Every once in a while you can make a dinner that you know freezes well. Instead of making a single recipe, double it and freeze half. It may take a few extra minutes chopping vegetables or opening a few more cans but the additional time amounts to nearly nothing. Non-dairy soups and casseroles usually maintain their quality well.

menu plan

Ah yes, planning ahead. It’s the primary key to an organized kitchen life. For some reason, it seems like it’s the first aspect I abandon when life gets busy. At the risk of sounding like the person who wouldn’t liven up any party, my whole day goes smoother when I know what I’m making for dinner that night. Have you noticed it often takes longer to decide what to make for dinner than actually doing the work?

I think menu planning is a topic all its own and I’ll tackle it soon.

woman writing at desk by a window planning freezer meal alternatives
menu planning

prepping components

This is my favorite of my freezer meal alternatives and the most valuable strategy of all. Every week pull a few pieces of meat from the freezer into a tray in the refrigerator. If you don’t have a microwave, thawing meat ahead of time is especially important. Even if you haven’t planned all my menus ahead, knowing that you have something thawed will make it easier to build a meal.

Always keep some side dish components handy. For instance, when you make rice, make enough for more than one meal. I like variety so it’s not as if we have rice as a side dish multiple days in a row. One night it could be a side dish and a few nights later it’s an ingredient in a stir fry or in a soup. The same goes for potatoes. I love to cook them in my trusty Instant Pot. One day, I serve baked potatoes, another day I could make them into gnocchi or hash browns.

I do the same thing with vegetables. Why chop I onion when you can chop 3? Unless, of course you enjoy a good cry every day. (I keep the chopped onions in a glass jar so the whole fridge doesn’t smell.) You’ll be more likely to pull out fresh vegetables for a quick side dish if they’re already washed and sliced.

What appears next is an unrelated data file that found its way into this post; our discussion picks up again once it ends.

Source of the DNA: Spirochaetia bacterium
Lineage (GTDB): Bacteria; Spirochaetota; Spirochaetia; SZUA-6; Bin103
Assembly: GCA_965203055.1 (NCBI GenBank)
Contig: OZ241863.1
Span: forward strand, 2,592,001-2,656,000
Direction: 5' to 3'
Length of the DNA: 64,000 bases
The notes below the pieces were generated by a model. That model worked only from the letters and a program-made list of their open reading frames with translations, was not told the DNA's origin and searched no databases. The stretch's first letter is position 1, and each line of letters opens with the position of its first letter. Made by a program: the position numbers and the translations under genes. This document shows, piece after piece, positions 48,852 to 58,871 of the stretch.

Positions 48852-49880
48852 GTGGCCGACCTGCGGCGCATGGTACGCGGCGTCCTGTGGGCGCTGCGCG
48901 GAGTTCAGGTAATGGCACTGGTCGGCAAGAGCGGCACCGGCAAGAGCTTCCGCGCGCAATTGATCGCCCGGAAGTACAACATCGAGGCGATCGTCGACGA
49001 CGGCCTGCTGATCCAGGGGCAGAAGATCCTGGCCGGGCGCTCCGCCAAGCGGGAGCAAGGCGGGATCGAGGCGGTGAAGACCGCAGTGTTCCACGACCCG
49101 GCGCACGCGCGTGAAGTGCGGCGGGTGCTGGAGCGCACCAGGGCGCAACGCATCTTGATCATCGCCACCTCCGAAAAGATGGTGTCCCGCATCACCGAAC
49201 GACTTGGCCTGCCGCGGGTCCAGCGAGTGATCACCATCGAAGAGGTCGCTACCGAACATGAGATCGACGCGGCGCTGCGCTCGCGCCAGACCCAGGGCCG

your turn, please!

I’m really curious to know. Do you like batch freezer cooking and why? Do you have any other freezer meal alternatives? Do you have other strategies you use to make dinner preparation easier? Or do you simply prefer the adrenaline rush of last-minute decisions and grocery runs at 4 o’clock? Fair enough. We’ve all done that, too.


  1. I’ve never been the least tempted! I too know which of our meals freezes well and will occasionally make two instead of one, but for the most part, I’m just now sure that all that freezer meal cooking is all it’s cracked up to be. I do crockpot dishes and I have a list of quick and easy meals (a very short list at present but I’m working on it!).

    When I was a working mom, I found it easy enough to make up a casserole and slip in the fridge either the night before or the morning before I left for work and then I slid said casserole into oven when I came home from work. Since I was feeding six, it was pretty necessary to have things ready to go. I had a few crockpot disasters and decided that wasn’t the way to go while I was away from home.

    Something I learned from a 1940’s magazine was to make up ‘shoe box suppers’ in which all the ingredients required for a meal are put into a shoebox. The premise of it was for those months with a fifth week between paydays and so you’d have up to five or six meals you could easily make all from canned items. There’s a newer version of this with its own website but I can’t think of the name of it. Same principle but she uses bags to hold all the items and puts them in a bin, as does vlogger See Mindy Mom. All the same concept of course, and it’s meant to be convenient and easy and budget minded.

    The truth is I have spent nearly 56 years cooking and almost 53 years meal planning and I’ve never yet relied on a ‘freezer’ meal or found it particularly convenient. I’m not too old to learn new tricks but I do stand off and watch said trick to see if it will benefit me and I don’t see the point of it.

  2. When I was first married, I bought Once a Month Cooking after hearing the authors on Focus on the Family. I was working FT, commuting 60 miles a day, and always exhausted. While I never spent an entire day cooking, I did prep several emergency meals that required little work when I got home on especially trafficky nights. More importantly, I didn’t have to think!! They went together so easy, especially after a few times. They were very good and I actually have 2 of their cooked recipes in my freezer this very moment! Lasagna rolls and Aztec quiche.

    I’m a homemaker now and I wouldn’t dream of spending an entire day cooking! My body has aged 30 years since then and standing in the kitchen for more than a couple of hours is not an option! That said, I regularly freeze leftovers and planned extras for when I’m sick, tired, plans get cancelled or whatever. It’s now more of money saving strategy than a time one. I call it *fast food*.